Congratulations! If you attended Citizenship Washington Focus this year, you have found the best place to reflect on your experiences. If you plan on attending in the future, you have found the best place to learn about CWF and all that it entails. We’re here to tell you, you’re in for late nights, early mornings, aching feet, and crazy humidity… However, we STRONGLY encourage you to take advantage of this once in a lifetime opportunity. The week you spend in D.C. will be a series of truly amazing experiences. Here are just a few memories from our week as CWF delegates:
Sunday: We Arrive
We made our way to Washington, D.C. and the National 4‑H Center. Our week, delegates came from states as far away as Utah and as close as Kentucky. Some of us were nervous; others just happy to get out of a crowded bus or airplane. However, any nerves we had quickly vanished when we got to meet and interact with other delegates. Our PA’s (Program Assistants) got us involved right away with games and conversations. Following that, we split into our committees of choice. This is where we (your blogging committee) all met! Later that afternoon, we had the opportunity to meet even more people at the pin trade and social. We made a lot of connections and collected a lot of pins (especially from Wisconsin)!
Tuesday: Working as a Team
We spent the morning touring Arlington National Cemetery and got to witness the changing of the guard, a truly unique & amazing experience! After coming back to the center for lunch, we got to play games centered around teamwork. It really brought us closer to those who we would be working and spending a lot of time with throughout the week. Later that evening, we discussed some of the issues each delegate’s community was facing in a “Town Hall.” This helped each of us develop a better understanding of views that may potentially conflict with our own in a neutral and educational environment. It also helped each of us to become a little better and more compassionate citizen by showing us the multiple sides issues. We ended the day by coming up with strategies to present the bills we had written earlier in the week.
Wednesday: Capitol Hill Day/Twilight Tattoo
Each delegation split up to explore Capitol Hill as they pleased. Some groups visited the National Archives to see the documents on which our country and government are founded upon. Many delegations visited their state’s Congressmen to learn about their job and responsibilities and take a tour of the Capitol building. At the end of the day, we attended Twilight Tattoo, a live-action military pageant featuring Soldiers from the 3rd U.S. Infantry Regiment (The Old Guard) and the U.S. Army Band “Pershing’s Own.” We also stopped to see the Iwo Jima and Air Force Memorials on our way back to the 4‑H Center that evening. Seeing everything lit up at night was beautiful!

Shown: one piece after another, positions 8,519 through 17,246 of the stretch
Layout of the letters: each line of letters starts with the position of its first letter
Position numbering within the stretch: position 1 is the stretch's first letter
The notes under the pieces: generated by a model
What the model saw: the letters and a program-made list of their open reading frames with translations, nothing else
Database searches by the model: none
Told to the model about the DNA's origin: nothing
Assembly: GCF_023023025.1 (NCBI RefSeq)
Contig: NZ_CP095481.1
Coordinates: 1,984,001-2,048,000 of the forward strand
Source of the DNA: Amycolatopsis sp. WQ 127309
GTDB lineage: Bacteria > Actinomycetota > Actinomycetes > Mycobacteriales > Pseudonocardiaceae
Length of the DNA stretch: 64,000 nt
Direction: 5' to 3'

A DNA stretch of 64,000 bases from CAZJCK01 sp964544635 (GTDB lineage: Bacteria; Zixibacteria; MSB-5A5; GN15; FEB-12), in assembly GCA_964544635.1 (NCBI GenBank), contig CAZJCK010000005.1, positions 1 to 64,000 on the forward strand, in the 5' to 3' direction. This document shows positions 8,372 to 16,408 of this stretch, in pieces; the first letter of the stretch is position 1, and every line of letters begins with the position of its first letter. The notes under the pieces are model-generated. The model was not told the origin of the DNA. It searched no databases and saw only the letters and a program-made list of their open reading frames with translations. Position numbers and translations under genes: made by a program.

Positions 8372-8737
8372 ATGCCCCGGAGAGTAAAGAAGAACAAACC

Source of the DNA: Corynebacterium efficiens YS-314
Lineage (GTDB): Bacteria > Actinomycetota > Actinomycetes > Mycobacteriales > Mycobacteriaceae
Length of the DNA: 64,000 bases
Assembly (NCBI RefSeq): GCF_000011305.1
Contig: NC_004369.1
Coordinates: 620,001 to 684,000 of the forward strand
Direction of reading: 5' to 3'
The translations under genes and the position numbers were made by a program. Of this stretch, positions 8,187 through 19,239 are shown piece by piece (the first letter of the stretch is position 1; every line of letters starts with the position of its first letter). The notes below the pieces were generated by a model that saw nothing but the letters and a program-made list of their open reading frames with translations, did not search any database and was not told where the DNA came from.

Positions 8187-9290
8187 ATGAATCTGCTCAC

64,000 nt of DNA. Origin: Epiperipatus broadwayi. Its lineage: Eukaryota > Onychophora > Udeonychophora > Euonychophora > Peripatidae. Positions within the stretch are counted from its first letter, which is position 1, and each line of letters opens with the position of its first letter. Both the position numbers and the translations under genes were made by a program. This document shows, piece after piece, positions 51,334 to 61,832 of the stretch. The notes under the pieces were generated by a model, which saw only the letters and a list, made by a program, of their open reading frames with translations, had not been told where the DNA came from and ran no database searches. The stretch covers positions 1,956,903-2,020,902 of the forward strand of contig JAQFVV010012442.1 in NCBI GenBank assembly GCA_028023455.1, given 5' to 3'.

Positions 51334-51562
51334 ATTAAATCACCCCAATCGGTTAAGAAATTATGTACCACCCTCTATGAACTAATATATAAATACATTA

Thursday: Wrap-up Begins
By the time Thursday rolled around, it was starting to sink in that our week together in our nation’s capital was coming to an end. This was a day full of “lasts.” The last site we visited together was the National Cathedral. We went first thing in the morning when the rising sun through the stained glass windows painted rainbows on the pointed arches. We ate a last lunch in the Clover Café and then we held a mock congressional session where we voted on the bills we had written throughout the week. Following that, we held our last committee meeting. It was bittersweet. On one hand, it was satisfying to see everything that we had been working on in the communications committee piece together, but at the same time it was sad to think that everything we worked on together was finished and there was nothing else for us to do. That evening, each delegation got to plan their own night out in the District. Activities ranged from attending a very formal dinner theater to laying blankets out on the grass near the Martin Luther King Memorial and watching a movie on an inflatable big screen.
Friday: Leaving our Mark
On our final day, each delegation did all that they could to leave Washington, D.C. with a bang. This included visiting the paddle boats at the Tidal Basin, witnessing a protest in front of the White House, shopping at street vendors, and so much more! It was everybody’s last day to shop for souvenirs, visit that attraction they’d been putting off, and just enjoy having a day without a strict schedule. That evening, we held the talent show where average delegates, no different than the rest of us, showed off all of the amazing things they’re capable of. Then, we had the closing ceremonies and slideshow. It was crazy to see how much we had done and how close we had grown in just one week. We ended that evening with a dance. Everybody did their best to have a great time before having to say goodbye.
On Saturday, we all started going our separate ways. Some people got the chance to tell their new friends goodbye, and others didn’t. Some spent another day touring the capital, while some hopped straight onto a plane. Everybody was exhausted. Everybody’s feet hurt from walking all week. Everybody was probably looking forward to being back in the comfort of their home, but NOBODY actually wanted the week to be over. CWF was not just your average tour of the Nation’s Capital, nor was it your average summer camp. It was a combination of hundreds of unique and amazing experiences, memories, and friendships that somehow fit in just one week. It taught us so much more about our nation’s history and ourselves as American citizens than any number of textbooks ever could. It truly was a once in a lifetime opportunity and if you are ever given the chance to attend, do it and make the best of it because you’ll never experience anything else like it.